The transition from Interbank Offered Rates (IBOR) to Alternative Risk-Free Rates (RFRs) has an impact on all financial and non-financial institutions operating with the impacted floating reference rates. It affects a wide range of financial instruments on the derivative and cash markets.

This blog edition highlights notable developments made publicly available by the global regulatory community, industry working groups and/or infrastructure providers over the month of December 2020. You will find more detail in our monthly EY IBOR Transition Newsletter, to which you may subscribe through the following link.

Now one year away from the transition, we are witnessing a growing awareness among market players as well as a multiplication of initiatives. The result is increasing clarity regarding the cessation of IBORs.

  • Recently, the ICE Benchmark Administration Limited (IBA) published its consultation on its intention to cease the publication of LIBOR settings (open for feedback until January 25, 2021). After having received those feedbacks, the IBA will share the results of the consultation with the Financial Conduct Authority (FCA) and publish a statement summarizing the responses from the consultation.
  • In the Swedish market, the Swedish Financial Benchmark Facility AB (SFBF) announced a reform process for the STIBOR benchmark after having finalized the review of STIBOR methodology. This review and analysis have shown a need for a reform to the methodology and potential clarification of the current definition of STIBOR. According to observers, those adjustments can be made to achieve a seamless transition without any impact to either the value or the volatility of the benchmark. SFBF will also launch a formal public consultation early in 2021.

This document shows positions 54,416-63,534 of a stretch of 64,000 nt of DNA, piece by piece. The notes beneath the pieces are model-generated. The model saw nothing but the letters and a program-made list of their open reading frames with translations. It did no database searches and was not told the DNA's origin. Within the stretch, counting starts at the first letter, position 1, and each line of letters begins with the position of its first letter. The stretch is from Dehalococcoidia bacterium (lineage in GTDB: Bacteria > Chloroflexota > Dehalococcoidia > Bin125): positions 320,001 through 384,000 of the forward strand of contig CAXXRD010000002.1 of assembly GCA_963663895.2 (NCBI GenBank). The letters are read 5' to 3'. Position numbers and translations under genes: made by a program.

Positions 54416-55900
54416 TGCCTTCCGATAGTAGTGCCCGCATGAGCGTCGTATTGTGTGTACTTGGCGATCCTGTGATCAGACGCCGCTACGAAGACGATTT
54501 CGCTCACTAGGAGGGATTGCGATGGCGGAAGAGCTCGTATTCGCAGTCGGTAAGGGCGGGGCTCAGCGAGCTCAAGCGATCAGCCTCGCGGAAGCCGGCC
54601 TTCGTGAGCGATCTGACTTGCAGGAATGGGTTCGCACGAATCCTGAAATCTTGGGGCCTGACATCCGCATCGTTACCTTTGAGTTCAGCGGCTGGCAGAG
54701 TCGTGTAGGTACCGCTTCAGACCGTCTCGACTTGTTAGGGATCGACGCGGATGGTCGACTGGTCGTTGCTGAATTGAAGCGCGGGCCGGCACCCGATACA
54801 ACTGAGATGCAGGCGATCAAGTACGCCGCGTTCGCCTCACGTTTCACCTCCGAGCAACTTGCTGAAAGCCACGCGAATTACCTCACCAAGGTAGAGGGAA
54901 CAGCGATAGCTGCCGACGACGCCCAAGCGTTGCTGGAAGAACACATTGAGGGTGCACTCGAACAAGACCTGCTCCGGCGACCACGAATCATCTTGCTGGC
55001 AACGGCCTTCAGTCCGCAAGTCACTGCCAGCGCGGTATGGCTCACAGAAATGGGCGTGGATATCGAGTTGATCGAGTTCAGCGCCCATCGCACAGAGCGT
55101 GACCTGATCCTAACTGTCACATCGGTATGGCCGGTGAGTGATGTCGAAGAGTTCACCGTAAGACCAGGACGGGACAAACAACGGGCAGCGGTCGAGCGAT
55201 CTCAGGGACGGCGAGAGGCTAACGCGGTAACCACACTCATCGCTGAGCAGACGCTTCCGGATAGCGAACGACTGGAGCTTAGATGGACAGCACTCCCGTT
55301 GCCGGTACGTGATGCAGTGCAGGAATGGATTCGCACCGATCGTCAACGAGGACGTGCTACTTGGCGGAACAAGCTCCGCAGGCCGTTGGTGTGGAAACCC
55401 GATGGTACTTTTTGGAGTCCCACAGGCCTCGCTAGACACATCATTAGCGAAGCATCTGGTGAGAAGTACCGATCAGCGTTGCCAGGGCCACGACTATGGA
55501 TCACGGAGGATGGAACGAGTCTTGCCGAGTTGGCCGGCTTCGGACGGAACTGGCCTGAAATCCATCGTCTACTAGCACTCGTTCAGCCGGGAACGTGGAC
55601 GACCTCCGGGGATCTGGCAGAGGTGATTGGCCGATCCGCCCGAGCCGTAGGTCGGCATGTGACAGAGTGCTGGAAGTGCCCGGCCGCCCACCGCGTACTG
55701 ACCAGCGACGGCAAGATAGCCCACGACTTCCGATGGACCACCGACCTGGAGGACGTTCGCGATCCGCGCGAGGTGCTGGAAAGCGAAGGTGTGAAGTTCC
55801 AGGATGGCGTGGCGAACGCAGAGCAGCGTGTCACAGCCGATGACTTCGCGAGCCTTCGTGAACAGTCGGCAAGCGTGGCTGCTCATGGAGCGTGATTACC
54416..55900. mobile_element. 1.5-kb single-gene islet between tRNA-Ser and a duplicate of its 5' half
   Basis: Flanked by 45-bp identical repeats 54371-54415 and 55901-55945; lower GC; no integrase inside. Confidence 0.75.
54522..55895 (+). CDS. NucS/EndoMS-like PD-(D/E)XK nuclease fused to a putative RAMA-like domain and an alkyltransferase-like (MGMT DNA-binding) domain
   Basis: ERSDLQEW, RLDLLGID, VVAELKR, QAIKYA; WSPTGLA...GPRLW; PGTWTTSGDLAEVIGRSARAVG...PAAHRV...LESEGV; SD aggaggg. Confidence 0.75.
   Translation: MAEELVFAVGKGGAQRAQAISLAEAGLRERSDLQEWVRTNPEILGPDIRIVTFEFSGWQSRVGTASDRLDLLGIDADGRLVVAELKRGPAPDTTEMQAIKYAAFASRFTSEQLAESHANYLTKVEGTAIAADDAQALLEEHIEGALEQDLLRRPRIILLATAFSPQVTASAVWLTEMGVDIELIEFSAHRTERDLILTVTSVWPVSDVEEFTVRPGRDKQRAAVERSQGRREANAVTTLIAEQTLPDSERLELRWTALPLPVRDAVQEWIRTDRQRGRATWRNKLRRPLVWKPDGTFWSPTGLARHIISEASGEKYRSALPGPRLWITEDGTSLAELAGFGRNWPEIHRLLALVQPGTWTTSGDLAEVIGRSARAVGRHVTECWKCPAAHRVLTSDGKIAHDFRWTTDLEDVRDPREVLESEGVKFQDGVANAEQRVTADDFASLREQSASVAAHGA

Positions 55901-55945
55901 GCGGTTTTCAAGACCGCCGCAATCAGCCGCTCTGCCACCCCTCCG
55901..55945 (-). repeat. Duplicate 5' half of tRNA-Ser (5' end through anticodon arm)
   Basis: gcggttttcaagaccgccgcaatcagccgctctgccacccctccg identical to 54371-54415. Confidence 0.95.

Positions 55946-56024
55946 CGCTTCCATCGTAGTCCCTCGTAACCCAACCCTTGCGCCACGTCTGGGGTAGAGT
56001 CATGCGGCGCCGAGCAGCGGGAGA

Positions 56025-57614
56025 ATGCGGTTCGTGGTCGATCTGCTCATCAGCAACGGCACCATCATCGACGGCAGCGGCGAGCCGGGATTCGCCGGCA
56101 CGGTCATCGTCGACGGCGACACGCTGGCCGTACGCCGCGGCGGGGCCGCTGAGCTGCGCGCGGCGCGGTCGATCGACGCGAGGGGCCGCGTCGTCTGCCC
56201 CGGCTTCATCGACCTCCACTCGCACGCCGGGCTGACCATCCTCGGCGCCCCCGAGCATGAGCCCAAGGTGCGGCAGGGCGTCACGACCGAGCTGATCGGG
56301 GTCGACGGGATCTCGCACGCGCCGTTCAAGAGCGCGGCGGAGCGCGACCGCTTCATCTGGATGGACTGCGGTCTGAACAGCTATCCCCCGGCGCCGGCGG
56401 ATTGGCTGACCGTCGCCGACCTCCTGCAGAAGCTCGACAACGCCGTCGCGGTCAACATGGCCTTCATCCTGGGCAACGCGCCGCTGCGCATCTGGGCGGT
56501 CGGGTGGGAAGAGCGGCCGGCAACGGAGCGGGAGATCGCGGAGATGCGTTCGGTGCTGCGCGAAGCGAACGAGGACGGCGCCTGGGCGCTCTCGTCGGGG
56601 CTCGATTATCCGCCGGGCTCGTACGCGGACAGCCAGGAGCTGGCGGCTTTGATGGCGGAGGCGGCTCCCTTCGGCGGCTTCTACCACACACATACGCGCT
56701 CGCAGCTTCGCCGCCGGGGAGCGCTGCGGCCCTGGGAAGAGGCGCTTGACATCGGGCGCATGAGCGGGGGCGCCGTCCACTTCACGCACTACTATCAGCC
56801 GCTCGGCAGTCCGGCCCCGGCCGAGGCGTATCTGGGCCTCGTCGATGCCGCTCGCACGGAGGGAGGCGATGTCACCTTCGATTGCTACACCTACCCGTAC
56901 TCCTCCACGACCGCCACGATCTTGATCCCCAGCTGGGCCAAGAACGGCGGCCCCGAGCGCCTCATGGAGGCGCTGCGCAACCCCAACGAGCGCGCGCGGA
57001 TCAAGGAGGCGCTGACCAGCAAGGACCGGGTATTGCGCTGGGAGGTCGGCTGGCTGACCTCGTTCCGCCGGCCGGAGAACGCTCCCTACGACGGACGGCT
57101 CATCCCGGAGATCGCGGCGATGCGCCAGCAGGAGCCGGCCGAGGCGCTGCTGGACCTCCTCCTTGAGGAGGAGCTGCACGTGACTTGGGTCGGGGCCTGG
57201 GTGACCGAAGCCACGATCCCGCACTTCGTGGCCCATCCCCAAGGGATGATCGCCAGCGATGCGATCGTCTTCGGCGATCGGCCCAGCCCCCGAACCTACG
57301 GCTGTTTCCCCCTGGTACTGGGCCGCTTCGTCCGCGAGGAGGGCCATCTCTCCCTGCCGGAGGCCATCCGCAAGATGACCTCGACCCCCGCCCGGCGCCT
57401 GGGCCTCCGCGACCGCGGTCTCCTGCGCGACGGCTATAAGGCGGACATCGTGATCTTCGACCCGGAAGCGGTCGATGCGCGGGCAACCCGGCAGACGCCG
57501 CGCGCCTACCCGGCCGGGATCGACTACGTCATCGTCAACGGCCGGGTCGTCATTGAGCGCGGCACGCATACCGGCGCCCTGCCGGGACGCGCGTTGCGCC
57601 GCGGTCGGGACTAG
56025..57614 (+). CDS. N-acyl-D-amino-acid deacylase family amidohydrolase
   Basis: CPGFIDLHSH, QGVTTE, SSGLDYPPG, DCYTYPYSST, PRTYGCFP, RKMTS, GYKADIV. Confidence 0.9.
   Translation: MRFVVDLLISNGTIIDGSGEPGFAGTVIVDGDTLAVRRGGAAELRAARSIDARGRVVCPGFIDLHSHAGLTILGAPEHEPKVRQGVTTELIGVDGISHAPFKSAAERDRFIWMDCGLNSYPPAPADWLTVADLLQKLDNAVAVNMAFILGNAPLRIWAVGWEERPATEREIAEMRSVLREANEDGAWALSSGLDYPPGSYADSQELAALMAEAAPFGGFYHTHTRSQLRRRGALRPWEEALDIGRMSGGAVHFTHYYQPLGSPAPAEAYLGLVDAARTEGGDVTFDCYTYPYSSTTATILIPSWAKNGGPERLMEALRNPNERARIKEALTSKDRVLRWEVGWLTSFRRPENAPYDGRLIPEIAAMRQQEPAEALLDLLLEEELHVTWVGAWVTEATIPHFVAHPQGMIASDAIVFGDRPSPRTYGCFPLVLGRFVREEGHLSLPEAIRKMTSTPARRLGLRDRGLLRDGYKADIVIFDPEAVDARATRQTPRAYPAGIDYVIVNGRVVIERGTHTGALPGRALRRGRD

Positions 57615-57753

• Importantly, the situation is not only evolving in Europe. The Association of Banks in Singapore, the Singapore Foreign Exchange Market Committee and the Steering Committee for SOR & SIBOR Transition to SORA (SC-STS) recently published timelines for the discontinuation of SIBOR by end-2024. Following this, the widely used 1-month and 3-month SIBOR will be discontinued in four years’ time, by the end of 2024, whereas the 6-month SIBOR will be discontinued three months after the discontinuation of the 6-month SOR. Moreover, in order to reduce the stock of existing legacy SIBOR contracts at the point of SIBOR’s discontinuation, SC-STS is set to announce during the first semester of 2021 a timeline to cease the usage of SIBOR in new contracts.